View Full Version : Sanning for PowerPoint/PDF/DVD
10-08-2004, 01:21 PM
I have a client who wants to document years of photographs into a PowerPoint, PDF or DVD "album". He's got tons of photos that will have to be scanned. What's the best way to go about scanning them all so they will be usable in any of the three mediums?
No matter how I scan, they're all going to need quite a bit of work in Photoshop, but I don't want to scan them all more than once, if possible.
They're all 3x5, 4x5, etc. No transparencies.
Thanks in advance...
10-08-2004, 04:27 PM
I think .jpeg or .tiff files are good enough.
10-08-2004, 04:52 PM
Anybody have any tips on color or qualirty? I'm used to working in print, so RGB screen representations are a little new to me. I've done web stuff, but usually not photographic images.
10-08-2004, 07:06 PM
Its always better to scan bigger and then resize as necessary. Its alot easier to make your images smaller than it is to make them larger (it can be done but with varying results). So if you only want to scan them once go big... picture size @ 300 dpi at least.
If your client has any plans to every print any of them you want want to consider at least keeping them at there original size @ 300 dpi. If not 72 ppi should suffice. Same goes with the color profile if any are planned to be printed you may want to keep them in CMYK, if not rgb is fine.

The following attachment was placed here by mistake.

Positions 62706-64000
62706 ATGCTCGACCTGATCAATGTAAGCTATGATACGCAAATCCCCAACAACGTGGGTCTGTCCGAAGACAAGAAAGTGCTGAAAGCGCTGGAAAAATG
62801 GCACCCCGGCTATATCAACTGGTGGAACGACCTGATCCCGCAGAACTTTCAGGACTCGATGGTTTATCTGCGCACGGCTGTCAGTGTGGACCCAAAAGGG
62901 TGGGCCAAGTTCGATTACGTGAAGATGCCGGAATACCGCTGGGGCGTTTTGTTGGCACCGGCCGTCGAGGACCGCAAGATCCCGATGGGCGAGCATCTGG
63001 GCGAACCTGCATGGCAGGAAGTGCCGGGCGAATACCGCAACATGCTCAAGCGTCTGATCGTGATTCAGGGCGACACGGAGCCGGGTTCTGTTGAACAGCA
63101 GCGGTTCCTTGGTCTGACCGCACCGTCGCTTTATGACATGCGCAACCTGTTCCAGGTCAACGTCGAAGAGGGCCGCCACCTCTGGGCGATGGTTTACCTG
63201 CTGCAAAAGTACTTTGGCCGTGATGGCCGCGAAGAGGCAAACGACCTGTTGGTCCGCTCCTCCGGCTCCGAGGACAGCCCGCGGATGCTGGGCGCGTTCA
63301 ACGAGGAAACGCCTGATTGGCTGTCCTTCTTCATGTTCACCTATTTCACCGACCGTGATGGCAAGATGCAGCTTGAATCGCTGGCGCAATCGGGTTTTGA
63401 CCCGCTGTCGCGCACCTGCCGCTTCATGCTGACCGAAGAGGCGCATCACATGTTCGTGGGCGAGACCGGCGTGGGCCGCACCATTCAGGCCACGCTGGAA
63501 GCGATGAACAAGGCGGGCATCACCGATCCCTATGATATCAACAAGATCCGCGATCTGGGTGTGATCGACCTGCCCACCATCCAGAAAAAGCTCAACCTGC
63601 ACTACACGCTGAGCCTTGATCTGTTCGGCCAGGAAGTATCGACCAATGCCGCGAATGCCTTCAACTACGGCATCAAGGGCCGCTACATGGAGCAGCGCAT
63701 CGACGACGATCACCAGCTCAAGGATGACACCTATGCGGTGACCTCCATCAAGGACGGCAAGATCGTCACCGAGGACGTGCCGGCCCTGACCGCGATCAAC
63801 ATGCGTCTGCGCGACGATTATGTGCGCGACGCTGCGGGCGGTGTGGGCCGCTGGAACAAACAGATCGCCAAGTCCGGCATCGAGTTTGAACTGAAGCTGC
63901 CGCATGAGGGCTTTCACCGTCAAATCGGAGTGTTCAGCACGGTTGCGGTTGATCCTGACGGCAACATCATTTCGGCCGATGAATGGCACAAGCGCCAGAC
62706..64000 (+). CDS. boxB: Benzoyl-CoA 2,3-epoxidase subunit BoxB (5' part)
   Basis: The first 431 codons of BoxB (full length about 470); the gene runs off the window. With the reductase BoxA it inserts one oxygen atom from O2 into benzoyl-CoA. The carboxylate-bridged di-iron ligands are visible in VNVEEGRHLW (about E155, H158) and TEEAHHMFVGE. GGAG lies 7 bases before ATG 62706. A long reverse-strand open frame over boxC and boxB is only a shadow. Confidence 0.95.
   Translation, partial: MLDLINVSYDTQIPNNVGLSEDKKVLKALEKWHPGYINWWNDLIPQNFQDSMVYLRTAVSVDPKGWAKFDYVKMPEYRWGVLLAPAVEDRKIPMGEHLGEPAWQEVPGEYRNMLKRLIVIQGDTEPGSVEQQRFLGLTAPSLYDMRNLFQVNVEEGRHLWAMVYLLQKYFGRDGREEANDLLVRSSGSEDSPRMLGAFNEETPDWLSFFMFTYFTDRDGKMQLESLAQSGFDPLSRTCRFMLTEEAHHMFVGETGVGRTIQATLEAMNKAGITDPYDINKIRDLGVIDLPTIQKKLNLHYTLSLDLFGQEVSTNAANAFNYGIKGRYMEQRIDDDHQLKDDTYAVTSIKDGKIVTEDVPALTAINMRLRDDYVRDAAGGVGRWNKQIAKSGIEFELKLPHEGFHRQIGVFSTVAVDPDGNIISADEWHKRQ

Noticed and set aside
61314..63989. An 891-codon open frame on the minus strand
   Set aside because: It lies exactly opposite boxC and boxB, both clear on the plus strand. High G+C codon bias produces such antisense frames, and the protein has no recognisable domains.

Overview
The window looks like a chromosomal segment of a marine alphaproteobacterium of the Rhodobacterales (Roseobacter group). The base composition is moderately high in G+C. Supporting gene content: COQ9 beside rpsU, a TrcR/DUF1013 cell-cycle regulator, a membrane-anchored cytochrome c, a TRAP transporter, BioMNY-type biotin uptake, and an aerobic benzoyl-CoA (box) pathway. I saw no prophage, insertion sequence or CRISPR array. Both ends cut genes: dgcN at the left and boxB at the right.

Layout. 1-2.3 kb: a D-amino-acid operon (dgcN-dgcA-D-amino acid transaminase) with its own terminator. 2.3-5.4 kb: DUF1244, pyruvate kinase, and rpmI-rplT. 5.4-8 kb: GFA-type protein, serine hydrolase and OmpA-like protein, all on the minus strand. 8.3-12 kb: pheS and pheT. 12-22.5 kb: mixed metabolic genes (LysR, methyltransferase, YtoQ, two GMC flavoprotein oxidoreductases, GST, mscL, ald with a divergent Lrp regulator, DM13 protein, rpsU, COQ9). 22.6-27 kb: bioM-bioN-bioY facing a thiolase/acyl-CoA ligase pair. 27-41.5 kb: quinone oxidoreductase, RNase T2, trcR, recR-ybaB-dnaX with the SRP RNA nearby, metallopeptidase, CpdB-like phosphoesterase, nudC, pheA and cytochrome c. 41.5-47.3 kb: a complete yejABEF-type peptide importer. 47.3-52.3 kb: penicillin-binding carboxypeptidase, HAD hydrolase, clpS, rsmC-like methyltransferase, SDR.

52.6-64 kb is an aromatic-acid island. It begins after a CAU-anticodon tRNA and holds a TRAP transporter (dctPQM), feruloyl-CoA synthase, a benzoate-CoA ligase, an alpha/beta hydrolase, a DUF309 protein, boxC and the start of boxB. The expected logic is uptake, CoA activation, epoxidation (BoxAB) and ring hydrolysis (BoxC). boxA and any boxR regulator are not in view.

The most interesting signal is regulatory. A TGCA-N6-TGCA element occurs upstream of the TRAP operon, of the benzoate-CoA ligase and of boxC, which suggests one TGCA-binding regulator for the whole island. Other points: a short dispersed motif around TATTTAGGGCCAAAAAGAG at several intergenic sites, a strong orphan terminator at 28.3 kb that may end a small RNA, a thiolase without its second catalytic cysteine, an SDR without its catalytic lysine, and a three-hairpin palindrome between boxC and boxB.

A 3x5 at 300 dpi would translate to 900x1500 ppi @ 300 dpi @ around 4 meg. uncompressed.
or 12.5"x20.9" @ 72 dpi
NTSC (Standard Def. TV) standard runs @ 720x480 non-square pixels (0.9)
If you just going to do PC based presentations you should think of the average monitor res. being 1024x768 @ 72 ppi square pixels, for an image size. A 3x5 would be kinda funky size @ 1024X614 and a 4x6 would be 1024x683, also must take into account the browser size, sliders,ect.
10-08-2004, 07:15 PM
dizzl8r: Thanks VERY much for all the info.
We've actually scnned them sll for a book, but usually rezzing down from 300dpi looks pretty bad. Usually looks better to just atart at 72dpi if that's what's needed.
I'll keep all those other stipulations under consideration. I'm still not sure what he wants to view it on. I'm pushing for the DVD on a TV rather than PP or Acrobat on a PC.
10-08-2004, 10:59 PM
Hey noworries m8
but usually rezzing down from 300dpi looks pretty bad. Usually looks better to just atart at 72dpi if that's what's needed.
Sometimes for better results when downsizing an image you can choose "BiCubic Smoother" from the image size dialog.
01-19-2006, 12:00 PM
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